After returning to duties he served in Holland before taking part of the Battle of the Bulge at La Roche in the Ardennes, during a horrendously cold January 1945. From there it was on to the Reichswald, launching an assault in the narrow gap between the Rhine and the Maas. Many were still teenagers but “killing was our daily bread,” he noted “and it felt as if we had been doing it all our lives.” After that came the nightmare of Goch. Crossing the square was dicing with death. “Snipers were very active and difficult to locate so I was not amused when a newsreel photographer asked me to make a dash to a doorway running into sniper fire while he filmed me.”
Soon afterwards, aged 19, he was promoted to corporal, immediately completing his first mission clearing a farmhouse with his section, taking almost 60 German prisoners. In March, 5th Black Watch left for the Rhine crossing, Operation
Plunder. Successfully across the river, with his platoon leading and making for Esserden, Renouf and his section were ordered to eliminate a Spandau nest. Creeping to within 12 yards of the target and armed with a Bren gun, Renouf charged, shooting from the hip, taking the five Germans by surprise. Another successful mission. By now the war was coming to its close and the whole Highland Division was rested, allowing Renouf some leave. He failed to notice the significance of the date he left for home – March 28, his 20th birthday.
Soon he was heading back to rejoin his battalion in Germany on May 1, but not before witnessing one of war’s the most inhumane sights, Belsen concentration camp. Passing the compound, recently liberated but still inhabited by hordes of desolate former captives who had “clearly been through hell”, the sight and smell were shocking, he said.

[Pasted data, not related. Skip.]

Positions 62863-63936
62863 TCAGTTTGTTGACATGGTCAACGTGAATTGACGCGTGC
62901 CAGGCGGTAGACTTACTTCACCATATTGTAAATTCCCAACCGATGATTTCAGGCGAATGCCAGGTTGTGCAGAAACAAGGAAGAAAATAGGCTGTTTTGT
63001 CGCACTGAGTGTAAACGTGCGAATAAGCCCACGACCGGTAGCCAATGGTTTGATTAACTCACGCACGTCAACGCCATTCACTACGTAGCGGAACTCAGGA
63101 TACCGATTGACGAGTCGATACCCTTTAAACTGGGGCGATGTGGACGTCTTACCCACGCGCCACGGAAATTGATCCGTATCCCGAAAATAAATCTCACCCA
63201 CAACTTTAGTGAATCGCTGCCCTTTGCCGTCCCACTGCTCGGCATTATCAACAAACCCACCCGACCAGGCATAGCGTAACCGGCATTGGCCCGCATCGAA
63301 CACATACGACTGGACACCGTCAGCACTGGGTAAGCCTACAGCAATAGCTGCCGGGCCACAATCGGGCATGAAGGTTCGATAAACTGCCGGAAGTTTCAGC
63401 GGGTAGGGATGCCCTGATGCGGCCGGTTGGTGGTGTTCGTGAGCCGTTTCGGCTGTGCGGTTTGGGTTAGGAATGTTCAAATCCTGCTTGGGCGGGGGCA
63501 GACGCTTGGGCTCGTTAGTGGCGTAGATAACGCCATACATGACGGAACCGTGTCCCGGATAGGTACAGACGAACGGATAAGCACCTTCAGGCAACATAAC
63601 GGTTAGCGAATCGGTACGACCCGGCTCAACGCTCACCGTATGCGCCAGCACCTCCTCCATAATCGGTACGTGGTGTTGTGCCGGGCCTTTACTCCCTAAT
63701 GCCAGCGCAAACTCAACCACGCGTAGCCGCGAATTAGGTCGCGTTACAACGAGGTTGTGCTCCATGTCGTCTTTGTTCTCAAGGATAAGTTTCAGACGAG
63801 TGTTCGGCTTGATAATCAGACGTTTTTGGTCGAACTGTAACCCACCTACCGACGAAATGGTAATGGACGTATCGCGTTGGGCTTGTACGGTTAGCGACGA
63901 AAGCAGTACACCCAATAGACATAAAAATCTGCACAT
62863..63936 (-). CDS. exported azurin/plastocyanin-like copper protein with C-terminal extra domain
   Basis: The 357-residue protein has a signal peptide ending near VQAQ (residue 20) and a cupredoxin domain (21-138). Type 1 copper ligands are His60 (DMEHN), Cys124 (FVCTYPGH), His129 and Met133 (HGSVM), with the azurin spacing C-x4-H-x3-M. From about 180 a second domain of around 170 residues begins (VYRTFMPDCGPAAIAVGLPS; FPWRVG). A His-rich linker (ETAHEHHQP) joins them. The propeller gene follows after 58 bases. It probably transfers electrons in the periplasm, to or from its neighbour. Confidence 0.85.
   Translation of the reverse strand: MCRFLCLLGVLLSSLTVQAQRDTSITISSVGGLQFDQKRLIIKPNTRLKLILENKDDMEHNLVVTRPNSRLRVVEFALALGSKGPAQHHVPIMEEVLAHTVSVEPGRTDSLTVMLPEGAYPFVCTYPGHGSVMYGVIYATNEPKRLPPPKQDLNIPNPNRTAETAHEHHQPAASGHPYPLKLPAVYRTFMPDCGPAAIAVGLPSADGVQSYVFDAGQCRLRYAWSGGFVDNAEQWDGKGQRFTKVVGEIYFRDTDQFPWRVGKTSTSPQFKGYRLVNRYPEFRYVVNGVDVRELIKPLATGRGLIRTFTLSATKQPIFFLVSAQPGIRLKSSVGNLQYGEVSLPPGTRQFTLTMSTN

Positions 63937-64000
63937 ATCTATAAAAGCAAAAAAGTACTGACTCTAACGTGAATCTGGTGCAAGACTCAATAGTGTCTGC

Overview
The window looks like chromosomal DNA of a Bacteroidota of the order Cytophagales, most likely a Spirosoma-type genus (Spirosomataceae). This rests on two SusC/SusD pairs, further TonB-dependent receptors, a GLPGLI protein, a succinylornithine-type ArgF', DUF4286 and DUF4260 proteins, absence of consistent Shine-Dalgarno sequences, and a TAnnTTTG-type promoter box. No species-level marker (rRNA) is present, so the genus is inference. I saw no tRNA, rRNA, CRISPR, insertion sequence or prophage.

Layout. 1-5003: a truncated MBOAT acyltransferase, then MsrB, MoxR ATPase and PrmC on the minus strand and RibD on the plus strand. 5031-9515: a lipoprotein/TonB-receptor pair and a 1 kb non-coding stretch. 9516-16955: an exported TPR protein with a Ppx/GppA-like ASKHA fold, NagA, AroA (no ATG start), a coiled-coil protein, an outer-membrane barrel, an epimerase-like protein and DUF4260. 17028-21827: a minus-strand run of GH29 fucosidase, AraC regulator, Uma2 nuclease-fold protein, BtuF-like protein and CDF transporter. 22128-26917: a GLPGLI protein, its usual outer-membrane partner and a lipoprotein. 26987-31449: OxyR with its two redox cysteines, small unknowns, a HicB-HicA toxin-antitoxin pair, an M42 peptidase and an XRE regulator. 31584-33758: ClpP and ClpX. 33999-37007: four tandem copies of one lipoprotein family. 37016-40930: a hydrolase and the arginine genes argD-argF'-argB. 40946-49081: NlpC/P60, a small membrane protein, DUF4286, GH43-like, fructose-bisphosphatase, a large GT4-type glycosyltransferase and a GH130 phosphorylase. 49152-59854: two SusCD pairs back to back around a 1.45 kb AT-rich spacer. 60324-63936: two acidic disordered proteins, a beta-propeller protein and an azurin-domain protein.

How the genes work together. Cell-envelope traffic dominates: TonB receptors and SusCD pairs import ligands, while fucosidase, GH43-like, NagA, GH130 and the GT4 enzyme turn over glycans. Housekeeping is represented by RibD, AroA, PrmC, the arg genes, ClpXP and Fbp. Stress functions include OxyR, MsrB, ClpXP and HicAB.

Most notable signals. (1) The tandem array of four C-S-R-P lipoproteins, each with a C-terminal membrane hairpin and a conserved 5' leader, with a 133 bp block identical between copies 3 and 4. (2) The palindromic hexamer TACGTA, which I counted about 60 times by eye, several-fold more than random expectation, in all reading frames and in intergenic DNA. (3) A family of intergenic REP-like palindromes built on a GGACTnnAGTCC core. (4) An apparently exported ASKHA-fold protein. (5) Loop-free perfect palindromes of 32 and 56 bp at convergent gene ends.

A week later came Victory in Europe, leading to one of Renouf’s most extraordinary experiences. The Black Watch was manning a checkpoint and on the lookout for fleeing SS members. Heinrich Himmler, head of the Gestapo and the SS, was one of those on the run. Among the prisoners in the guardroom Renouf noted an odd little man, detained because his papers seemed too good. Dressed like a postman but sporting an eye patch, amulet round his neck and fancy watch, he meekly handed over his valuables to a guard. Identified as a sergeant with the secret field police he was taken for questioning the following day. There he demanded to speak to the camp commandant, a former Edinburgh policeman, and declared “Ich bin Herr Heinrich Himmler.” He died soon afterwards, crunching a cyanide phial.
Renouf, who did not smoke but collected cigarettes as currency, swapped the guard 300 cigarettes for the watch which remained with him ever since, a unique souvenir of his encounter with “this vile man”.
The following month the battle-scarred young Scotsman was honoured with the Military Medal for his role in the Rhine Crossing and promoted to lieutenant. Demobbed in 1946, he planned to study music but, devastated not to get a place, opted for physics instead, spending the greater part of his career as a research scientist at Edinburgh University.
He had long learned to cope with the wartime legacy of night terrors but could never forget his band of brothers. In retirement he worked endlessly for the veterans, bringing survivors together, upholding the memory of fallen friends and organising pilgrimages. He received the French Legion d’Honneur in Mauny in 2014 and was awarded the MBE in this year’s Queen’s Birthday Honours, presented with the honour at home shortly before he died.
He is survived by his wife Kathleen, son George and family.